Examples of other Christians’ faithfulness can have a powerful influence on us. We know this not only from our own experiences but from the Scriptures themselves. The book of Hebrews recounts for us the stories of the Old Testament saints, concluding, “Therefore we also, since we are surrounded by so great a cloud of witnesses, let us lay aside every weight, and the sin which so easily ensnares us, and let us run with endurance the race that is set before us” (Hebrews 12:1).
In God’s wisdom, the example of other saints is meant to stir us to greater faithfulness in our own lives. Take, for example, three especially generous Christians from recent history.
Continue reading “A cloud of generous witnesses”
He was one of the great evangelists of the 18th Century, born in 1703.
In 1731 he began to limit his expenses so that he would have more money to give to the poor. In the first year his income was 30 pounds and he found he could live on 28 and so gave away two. In the second year his income doubled but he held his expenses even, and so he had 32 pounds to give away (a comfortable year’s income). In the third year his income jumped to 90 pounds and gave away 62 pounds. In his long life Wesley’s income advanced to as high as 1,400 pounds in a year. But he rarely let his expenses rise above 30 pounds.
He said that he seldom had more than 100 pounds in his possession at a time. This so baffled the English Tax Commissioners that they investigated him in 1776 insisting that for a man of his income he must have silver dishes that he was not paying excise tax on. He wrote them, “I have two silver spoons at London and two at Bristol. This is all the plate I have at present, and I shall not buy any more while so many round me want bread.” Continue reading “Wesley's lifesyle – what a challenge!”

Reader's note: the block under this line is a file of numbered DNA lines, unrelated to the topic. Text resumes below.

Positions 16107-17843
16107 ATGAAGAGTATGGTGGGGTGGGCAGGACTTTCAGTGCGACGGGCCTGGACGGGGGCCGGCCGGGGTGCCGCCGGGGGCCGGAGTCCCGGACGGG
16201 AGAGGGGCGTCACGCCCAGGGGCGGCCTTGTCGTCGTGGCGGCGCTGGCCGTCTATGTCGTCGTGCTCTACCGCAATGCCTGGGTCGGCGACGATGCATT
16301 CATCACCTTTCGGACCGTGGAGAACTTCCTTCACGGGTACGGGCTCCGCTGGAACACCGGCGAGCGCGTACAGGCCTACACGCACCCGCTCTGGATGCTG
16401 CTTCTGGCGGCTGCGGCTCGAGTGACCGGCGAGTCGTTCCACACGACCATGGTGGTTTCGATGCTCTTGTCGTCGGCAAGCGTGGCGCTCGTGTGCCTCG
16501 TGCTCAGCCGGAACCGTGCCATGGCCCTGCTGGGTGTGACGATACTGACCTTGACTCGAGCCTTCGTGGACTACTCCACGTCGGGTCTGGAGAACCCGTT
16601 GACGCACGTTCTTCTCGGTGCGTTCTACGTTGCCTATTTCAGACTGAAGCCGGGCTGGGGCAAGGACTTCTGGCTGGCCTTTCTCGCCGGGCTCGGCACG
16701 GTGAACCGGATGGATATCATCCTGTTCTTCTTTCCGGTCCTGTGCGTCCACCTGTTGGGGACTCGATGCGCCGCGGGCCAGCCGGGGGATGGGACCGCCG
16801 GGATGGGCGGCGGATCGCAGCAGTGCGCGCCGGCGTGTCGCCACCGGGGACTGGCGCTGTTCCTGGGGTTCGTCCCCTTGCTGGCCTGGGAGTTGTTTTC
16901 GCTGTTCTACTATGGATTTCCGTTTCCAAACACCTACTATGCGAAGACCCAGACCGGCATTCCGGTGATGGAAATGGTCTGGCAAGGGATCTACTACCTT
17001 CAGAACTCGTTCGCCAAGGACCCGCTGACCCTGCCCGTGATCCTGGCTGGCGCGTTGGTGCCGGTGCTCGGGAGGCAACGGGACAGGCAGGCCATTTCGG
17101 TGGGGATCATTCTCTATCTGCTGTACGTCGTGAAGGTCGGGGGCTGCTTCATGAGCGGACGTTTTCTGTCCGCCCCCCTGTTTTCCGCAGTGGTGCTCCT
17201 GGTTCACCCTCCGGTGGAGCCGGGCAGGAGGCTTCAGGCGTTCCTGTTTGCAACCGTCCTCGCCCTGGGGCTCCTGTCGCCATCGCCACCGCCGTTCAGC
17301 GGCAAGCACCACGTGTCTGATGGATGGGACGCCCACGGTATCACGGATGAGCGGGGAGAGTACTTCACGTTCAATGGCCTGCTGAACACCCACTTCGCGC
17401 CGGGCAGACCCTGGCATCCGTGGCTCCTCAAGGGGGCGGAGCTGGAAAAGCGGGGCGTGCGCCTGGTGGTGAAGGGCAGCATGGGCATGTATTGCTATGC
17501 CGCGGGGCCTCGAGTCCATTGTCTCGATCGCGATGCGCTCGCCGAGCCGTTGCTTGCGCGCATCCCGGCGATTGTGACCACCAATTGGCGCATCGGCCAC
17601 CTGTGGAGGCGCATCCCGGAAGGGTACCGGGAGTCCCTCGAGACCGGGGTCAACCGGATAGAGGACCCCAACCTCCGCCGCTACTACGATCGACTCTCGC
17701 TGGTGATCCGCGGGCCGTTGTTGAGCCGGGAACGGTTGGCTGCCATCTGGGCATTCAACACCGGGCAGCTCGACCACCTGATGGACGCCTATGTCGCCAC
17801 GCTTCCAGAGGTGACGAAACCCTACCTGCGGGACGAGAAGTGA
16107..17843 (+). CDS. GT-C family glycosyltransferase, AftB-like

In his excellent TEDx talk at Cambridge, Michael Norton makes a compelling case that spending does, indeed, buy you happiness, as long as you spend it on others! Michael introduces the idea of social spending and explains how this increases the donor’s well-being. “Spending on other people has a bigger return for you than spending on […]
In his excellent TEDx talk at Cambridge, Michael Norton makes a compelling case that spending does, indeed, buy you happiness, as long as you spend it on others!
Michael introduces the idea of social spending and explains how this increases the donor’s well-being. “Spending on other people has a bigger return for you than spending on yourself.”
It does not matter how you do this. “The specific way that you spend on other people isn’t nearly as important as the fact that you spend on other people,”says Norton.
Norton conducted experiments around the world to determine if money could buy happiness. His team approached random individuals, asked them how happy they were, and then handed them an envelope containing between $5 to $20. Half of the participants were asked to spend the cash on themselves and the other half to spend it on others.
One central theme emerged from their experiments from student campuses in Canada to poor people in Uganda: those who spent money on others reported increased happiness, while those who spent it on themselves experienced no additional joy.
Nothing new under the sun? Jesus said “it is more blessed to give than to receive.” Now you know what to do to be happy!
A similar, moving story is “The Coin in the Shoes.”